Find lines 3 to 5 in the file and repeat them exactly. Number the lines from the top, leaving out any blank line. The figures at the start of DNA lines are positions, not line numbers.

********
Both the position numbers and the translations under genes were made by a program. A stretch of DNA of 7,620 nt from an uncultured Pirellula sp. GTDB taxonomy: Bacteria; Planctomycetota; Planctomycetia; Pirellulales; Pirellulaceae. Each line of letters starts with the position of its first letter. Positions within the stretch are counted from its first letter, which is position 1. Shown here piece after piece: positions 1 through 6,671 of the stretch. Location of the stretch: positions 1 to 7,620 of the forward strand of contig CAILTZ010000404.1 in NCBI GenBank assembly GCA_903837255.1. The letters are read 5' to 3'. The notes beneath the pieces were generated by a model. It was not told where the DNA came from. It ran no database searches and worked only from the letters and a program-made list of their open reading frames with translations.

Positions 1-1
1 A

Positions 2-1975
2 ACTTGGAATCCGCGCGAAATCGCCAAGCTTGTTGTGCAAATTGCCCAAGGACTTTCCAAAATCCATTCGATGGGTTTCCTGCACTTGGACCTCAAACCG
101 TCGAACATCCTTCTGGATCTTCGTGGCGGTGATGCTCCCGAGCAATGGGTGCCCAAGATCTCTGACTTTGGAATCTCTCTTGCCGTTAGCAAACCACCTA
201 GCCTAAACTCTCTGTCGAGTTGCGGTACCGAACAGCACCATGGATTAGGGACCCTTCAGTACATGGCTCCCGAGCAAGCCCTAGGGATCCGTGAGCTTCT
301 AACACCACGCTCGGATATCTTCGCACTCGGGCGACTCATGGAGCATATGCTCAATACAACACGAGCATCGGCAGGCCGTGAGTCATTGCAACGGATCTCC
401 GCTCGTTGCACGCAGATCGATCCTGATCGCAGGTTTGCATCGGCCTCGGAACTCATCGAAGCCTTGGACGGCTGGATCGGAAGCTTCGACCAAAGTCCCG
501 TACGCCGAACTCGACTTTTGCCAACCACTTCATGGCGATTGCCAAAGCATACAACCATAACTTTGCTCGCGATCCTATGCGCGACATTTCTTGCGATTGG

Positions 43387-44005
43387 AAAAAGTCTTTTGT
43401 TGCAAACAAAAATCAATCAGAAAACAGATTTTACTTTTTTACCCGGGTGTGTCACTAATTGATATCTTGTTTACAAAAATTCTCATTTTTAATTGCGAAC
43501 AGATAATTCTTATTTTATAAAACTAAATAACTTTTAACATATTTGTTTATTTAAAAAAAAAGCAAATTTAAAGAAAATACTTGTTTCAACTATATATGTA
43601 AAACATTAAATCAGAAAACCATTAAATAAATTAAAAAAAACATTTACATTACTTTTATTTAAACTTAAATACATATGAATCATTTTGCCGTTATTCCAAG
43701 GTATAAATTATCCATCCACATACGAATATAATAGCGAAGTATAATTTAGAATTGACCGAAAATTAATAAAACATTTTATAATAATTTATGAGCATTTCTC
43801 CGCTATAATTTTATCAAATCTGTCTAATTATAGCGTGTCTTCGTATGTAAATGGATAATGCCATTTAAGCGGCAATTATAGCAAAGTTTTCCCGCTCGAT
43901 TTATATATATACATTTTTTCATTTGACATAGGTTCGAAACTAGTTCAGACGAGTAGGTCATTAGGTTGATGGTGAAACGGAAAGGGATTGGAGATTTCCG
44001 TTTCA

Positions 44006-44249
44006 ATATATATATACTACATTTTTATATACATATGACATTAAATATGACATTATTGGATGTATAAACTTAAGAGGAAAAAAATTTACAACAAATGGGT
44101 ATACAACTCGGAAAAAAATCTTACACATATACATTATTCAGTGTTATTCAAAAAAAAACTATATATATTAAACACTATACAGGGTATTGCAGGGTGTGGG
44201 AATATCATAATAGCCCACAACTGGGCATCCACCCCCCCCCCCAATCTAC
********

1 A

Positions 2-1975
2 ACTTGGAATCCGCGCGAAATCGCCAAGCTTGTTGTGCAAATTGCCCAAGGACTTTCCAAAATCCATTCGATGGGTTTCCTGCACTTGGACCTCAAACCG